This might be true, I don't know enough about the UK to say much about this. I do think, however, that there are various other issues that may complicate the story. Will an independent government in Scotland be sufficiently strong to even have its own policies in the face of pressures from International markets and a strong neighbor? For example, if the now independent Scotland attempts to regulate labour standards more rigorously will they be able to enforce it given the competition with their Southern neighbors or will they have to end up complying with the standards of the Westminster government only that now it'll be a much more conservative government in which they will have no vote?
Which leads me to the last point about referendums being not terribly democratic. Of course, they are much better than bullets, in terms of their democratic credentials, and definitely better than conquest, annexation and monarchical matrimony. But if you think democracy is about people participating in the government of their own collective lives, you want to create more opportunities for people to govern, not less. The way decisions should be made is continuously over time, not in a one-off moment where an on/off switch is thrown this way or the other. We need to have processes of deliberations where elections take place regularly, allowing people to think and rethink their positions, and also experiment with one kind of policy and later replace it with another.
The problem with this particular question is that, of course, it's not normal policy issue. In terms of games, this is exactly the moment in the game where players start arguing about the rules of the game. And as any gamer knows, it's really hard to adjudicate the rules of a game in the middle of the game where one's interpretation of the rules is clearly influenced by one's position in this one particular game. This is why when it comes to games, we are very keen on having clear rules ahead of time. If possible, we would like to have an authority that would adjudicate any problem that might come and we think it's a design flaw if the game requires to consult such adjudication to often or is unclear on many issues.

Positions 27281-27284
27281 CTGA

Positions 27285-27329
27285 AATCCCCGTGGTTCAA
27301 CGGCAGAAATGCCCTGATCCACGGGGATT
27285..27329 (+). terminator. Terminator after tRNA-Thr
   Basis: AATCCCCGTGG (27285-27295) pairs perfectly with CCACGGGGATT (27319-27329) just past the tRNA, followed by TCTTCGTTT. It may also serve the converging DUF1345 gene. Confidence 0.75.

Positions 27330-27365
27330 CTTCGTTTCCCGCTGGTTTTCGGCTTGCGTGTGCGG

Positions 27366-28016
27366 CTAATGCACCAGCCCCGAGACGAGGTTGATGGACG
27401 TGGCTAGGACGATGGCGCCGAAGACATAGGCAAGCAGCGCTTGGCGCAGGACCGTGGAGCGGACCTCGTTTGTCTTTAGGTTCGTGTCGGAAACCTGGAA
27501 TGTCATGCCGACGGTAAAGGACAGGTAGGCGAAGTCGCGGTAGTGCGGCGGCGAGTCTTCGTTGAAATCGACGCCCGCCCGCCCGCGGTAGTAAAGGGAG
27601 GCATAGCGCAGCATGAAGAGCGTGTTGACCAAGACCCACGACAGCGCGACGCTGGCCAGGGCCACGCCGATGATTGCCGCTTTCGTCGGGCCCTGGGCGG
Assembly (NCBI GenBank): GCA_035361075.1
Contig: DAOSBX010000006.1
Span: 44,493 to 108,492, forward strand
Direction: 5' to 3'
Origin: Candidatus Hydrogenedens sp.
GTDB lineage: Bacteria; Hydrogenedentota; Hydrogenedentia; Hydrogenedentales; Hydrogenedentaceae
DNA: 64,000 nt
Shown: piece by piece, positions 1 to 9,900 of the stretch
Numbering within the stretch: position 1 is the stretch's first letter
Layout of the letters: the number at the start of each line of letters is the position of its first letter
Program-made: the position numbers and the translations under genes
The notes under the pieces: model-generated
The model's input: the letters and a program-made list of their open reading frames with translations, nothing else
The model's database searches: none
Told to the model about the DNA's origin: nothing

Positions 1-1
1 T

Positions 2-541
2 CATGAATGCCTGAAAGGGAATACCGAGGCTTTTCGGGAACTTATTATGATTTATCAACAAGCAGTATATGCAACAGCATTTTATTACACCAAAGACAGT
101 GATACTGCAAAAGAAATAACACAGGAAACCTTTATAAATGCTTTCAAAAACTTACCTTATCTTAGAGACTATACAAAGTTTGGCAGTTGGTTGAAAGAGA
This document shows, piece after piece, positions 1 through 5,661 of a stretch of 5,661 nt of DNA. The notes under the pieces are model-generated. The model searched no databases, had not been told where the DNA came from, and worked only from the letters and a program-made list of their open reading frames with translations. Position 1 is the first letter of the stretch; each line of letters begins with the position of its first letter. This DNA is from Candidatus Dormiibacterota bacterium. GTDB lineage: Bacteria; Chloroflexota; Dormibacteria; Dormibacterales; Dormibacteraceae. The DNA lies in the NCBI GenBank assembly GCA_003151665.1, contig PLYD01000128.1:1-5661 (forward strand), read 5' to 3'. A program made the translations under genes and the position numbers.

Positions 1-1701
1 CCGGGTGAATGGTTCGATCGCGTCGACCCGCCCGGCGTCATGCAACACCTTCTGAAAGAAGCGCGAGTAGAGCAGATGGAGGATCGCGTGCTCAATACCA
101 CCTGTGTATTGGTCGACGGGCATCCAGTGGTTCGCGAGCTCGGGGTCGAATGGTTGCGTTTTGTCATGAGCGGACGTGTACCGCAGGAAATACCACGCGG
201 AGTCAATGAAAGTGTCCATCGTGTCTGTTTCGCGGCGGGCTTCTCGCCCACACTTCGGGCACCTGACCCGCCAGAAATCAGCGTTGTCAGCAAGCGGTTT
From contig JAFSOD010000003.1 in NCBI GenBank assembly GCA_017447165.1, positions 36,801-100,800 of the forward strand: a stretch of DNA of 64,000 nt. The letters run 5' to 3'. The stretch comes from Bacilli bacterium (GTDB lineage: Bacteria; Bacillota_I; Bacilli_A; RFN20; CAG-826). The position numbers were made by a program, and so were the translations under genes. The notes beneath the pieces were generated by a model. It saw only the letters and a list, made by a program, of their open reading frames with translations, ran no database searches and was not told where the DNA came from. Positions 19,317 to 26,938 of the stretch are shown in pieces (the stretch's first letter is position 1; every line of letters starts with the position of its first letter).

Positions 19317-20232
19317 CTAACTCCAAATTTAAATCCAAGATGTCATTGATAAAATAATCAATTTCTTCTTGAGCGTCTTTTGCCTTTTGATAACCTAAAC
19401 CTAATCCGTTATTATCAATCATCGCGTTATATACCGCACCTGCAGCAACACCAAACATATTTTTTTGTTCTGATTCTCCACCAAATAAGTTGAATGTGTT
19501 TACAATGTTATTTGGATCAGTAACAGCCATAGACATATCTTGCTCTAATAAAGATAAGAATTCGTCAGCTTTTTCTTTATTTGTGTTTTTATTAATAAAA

But of course, we have no choice in life but to have such arguments about the rules of the political game. We have to set the boundaries of democratic units and we have to do it in a way that would itself be regulated by the rules of democracy. This is why this referendum is a huge step forward in many ways and a tremendous historical precedent for any group of people in the world that feel like they are disenfranchised. You can win the state of having your own voice through a democratic process! it shouts. But since we want to have the process of setting boundaries a democratic one, we want it too to be an ongoing one with the option to test different setups, to change our minds, to have an ongoing discussion and debate about it. Which is why I have reservations about the referendum and particularly about a Yes vote, and would much rather see an increase in Scottish independence within the union - allowing people to take part in more rather than less decision-making processes, having more decision-making forums (or fora), not less. That's especially true given how little we know, and how much we need to speculate, about the consequences of a Yes vote. That's my qualified and tentative argument against independence.
Whatever happens today, it's a pretty remarkable day for anybody who is interested in politics. That this kind of momentous decision can take place in such relative peace is an incredible achievement, which means whatever way the vote goes: It's an historic win for democratic ideas and non-violent resolution of conflicts. Good job, Scotland!